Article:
Cop ‘more interested in tattoos’ than injured rider

Harley t-shirts

A police officer was more interested in photographing the tattoos of an injured motorcycle rider than helping the man, according to an eyewitness.

“The cop might have been more productive trying to find a place to land the helicopter than taking photos of the man’s tattoos,” says the eyewitness, a former police reporter.

“On the surface at the time I thought his behaviour was unusual as a former police reporter and there were more important things to worry about at the time.”

The identity of the eyewitness has been suppressed by agreement as he bids for government contracts and says he was “burned” by the previous government over political comments he made.

“While he was on his own and wasn’t wearing leathers or patches, the assumption from the people trying to help him was that if he was either a bikie or he was connected to bikies,” he says. “I think they (VLAD Act) are ridiculous laws. They remind me of Nazi Germany.”

The accident happened on a “pretty quiet” stretch of road near Jimboomba about 2.30pm on Sunday, January 25. “As I came over hill bike he was lying on the road and had just crashed,” the eyewitness says. “The bike had left the road and hit a tree. I waited there and some neighbours came out and the ambulance was called. He was in a bad way and going in and out of consciousness. Everyone was worried and there was a nurse there saying he was in a bad way.”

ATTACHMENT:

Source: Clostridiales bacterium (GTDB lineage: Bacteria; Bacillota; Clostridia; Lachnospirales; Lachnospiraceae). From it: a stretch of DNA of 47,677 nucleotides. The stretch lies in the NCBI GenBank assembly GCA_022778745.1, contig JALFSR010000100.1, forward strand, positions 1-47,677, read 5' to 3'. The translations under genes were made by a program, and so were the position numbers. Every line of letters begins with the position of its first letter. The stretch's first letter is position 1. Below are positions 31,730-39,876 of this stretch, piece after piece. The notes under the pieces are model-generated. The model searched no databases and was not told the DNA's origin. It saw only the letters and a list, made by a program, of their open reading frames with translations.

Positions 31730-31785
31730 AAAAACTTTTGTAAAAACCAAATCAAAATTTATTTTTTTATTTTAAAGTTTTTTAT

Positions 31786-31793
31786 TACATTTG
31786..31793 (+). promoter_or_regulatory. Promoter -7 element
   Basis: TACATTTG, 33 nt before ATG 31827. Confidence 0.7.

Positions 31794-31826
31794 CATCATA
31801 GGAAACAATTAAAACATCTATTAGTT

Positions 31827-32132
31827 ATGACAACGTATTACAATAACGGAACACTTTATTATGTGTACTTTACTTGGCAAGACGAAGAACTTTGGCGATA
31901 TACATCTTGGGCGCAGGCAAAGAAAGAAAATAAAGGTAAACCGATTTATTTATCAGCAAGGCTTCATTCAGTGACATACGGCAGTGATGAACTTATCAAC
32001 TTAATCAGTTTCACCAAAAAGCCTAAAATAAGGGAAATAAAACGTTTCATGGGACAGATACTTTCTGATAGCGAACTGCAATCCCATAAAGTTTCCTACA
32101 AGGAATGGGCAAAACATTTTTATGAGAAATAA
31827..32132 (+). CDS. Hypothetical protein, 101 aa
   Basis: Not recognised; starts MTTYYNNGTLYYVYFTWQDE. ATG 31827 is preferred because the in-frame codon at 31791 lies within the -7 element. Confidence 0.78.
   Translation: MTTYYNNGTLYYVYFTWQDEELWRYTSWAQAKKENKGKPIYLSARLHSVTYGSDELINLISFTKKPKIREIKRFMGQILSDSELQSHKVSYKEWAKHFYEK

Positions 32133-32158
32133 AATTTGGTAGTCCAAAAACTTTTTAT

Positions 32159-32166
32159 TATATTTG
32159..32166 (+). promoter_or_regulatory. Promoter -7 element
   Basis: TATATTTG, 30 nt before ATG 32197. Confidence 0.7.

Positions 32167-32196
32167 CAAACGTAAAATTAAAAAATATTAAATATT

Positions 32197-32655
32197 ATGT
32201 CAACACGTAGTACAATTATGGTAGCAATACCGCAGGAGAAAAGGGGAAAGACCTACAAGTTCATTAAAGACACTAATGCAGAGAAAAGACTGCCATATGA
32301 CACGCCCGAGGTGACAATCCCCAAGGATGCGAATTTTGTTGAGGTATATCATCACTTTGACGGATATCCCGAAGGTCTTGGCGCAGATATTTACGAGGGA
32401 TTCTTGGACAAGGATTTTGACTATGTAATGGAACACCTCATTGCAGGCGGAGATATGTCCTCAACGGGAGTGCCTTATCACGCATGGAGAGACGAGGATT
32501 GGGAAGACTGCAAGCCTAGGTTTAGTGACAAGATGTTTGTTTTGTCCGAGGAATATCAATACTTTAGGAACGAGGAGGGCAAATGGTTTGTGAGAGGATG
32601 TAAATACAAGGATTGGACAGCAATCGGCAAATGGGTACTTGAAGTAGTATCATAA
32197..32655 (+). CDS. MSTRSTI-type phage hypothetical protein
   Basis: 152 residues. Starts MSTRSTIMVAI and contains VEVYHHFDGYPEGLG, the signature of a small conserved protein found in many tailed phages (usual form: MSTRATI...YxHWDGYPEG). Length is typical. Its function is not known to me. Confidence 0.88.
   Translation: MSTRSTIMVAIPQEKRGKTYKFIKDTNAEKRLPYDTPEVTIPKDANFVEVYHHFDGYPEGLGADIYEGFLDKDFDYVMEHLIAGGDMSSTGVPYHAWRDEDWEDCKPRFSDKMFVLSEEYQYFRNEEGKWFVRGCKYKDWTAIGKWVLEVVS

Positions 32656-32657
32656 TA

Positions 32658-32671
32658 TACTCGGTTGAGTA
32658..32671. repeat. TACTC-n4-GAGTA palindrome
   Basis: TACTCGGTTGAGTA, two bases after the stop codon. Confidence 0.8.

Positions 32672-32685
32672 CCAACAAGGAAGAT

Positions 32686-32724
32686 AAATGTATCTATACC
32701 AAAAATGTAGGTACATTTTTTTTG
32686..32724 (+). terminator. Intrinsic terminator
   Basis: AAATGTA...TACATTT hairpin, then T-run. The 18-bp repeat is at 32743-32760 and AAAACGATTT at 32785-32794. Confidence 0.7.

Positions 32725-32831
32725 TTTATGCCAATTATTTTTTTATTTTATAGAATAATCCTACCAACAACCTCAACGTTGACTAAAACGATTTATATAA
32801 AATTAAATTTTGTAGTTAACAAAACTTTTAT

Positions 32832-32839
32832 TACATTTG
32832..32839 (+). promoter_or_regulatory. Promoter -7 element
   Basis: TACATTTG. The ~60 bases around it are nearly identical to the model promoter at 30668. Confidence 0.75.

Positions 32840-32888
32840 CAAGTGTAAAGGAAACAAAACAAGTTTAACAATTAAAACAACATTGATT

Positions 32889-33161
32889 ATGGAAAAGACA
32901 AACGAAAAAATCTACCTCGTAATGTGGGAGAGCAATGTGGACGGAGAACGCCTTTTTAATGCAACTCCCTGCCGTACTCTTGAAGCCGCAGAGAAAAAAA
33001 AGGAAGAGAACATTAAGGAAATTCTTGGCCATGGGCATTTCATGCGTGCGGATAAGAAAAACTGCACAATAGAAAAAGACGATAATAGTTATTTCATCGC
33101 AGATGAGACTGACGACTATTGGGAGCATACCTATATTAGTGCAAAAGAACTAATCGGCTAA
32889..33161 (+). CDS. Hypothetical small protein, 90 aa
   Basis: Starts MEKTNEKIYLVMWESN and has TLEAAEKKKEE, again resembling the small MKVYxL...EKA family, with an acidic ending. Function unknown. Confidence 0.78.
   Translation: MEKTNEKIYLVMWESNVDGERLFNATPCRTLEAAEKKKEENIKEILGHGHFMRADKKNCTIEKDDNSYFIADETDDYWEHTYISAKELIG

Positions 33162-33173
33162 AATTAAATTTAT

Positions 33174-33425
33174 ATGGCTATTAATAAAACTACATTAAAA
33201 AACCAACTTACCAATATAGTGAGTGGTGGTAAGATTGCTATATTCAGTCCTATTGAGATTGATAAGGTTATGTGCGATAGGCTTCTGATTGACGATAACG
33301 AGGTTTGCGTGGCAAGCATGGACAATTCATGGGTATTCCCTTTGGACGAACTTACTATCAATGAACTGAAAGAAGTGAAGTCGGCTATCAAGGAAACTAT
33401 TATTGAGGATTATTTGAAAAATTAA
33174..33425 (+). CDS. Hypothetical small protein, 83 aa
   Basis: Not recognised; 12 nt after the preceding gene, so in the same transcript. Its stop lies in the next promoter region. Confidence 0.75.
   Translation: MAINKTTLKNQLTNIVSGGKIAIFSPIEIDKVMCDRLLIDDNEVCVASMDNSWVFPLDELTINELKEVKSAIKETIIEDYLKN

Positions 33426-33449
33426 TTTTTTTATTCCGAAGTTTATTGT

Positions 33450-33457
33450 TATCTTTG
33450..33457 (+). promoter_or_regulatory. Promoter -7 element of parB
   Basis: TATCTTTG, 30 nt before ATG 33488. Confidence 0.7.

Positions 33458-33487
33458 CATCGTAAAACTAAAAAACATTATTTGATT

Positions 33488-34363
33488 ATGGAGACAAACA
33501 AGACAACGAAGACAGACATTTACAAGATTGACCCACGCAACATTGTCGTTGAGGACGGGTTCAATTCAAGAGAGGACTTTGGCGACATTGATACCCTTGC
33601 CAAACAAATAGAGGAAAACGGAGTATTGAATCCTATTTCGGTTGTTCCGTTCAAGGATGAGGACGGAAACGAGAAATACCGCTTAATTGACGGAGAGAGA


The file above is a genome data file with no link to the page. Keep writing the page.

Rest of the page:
Harley t-shirts
Harley t-shirts

The eyewitness says an off-duty police officer in a dog squad car arrived to help. “He looked after the traffic and was really good. Then the first of three ambulances arrived with a patrol car,” he says. “One of the cops did his duty with witnesses and started looking at the road and the scene. I was a police reporter for many years and he was doing his job. But the other cop was more interested in the injured rider’s tattoos. He wasn’t in leathers or patches, just boardies and a Harley t-shirt and one of those little skull cap helmets – not the best thing to wear on the road.

“As they cut his shirt and pants off you could see that not a lot of his body wasn’t tattooed. The other cop started describing the tattoos on his mobile phone. A couple of people said perhaps they were doing it to identify him. He had told us his name but he had no ID. However, there was a rego plate on his bike and they have a lot easier ways to identify him than by his tats. He didn’t get in the way of the ambos, but everyone thought it was a bit odd and he wasn’t interested in the accident. His whole thing at that time was noting the guy’s tats and that he was riding a Harley and had a Harley t-shirt. The cop might have been more productive trying to find a place to land a helicopter.”

If anyone knows the condition of the rider, can they please leave a comment below.


  1. Now if there had only been one officer in attendance and they were more interested in taking photographs of tattoos you would have a story. Instead you simply have division of labour without waste of time or other resources.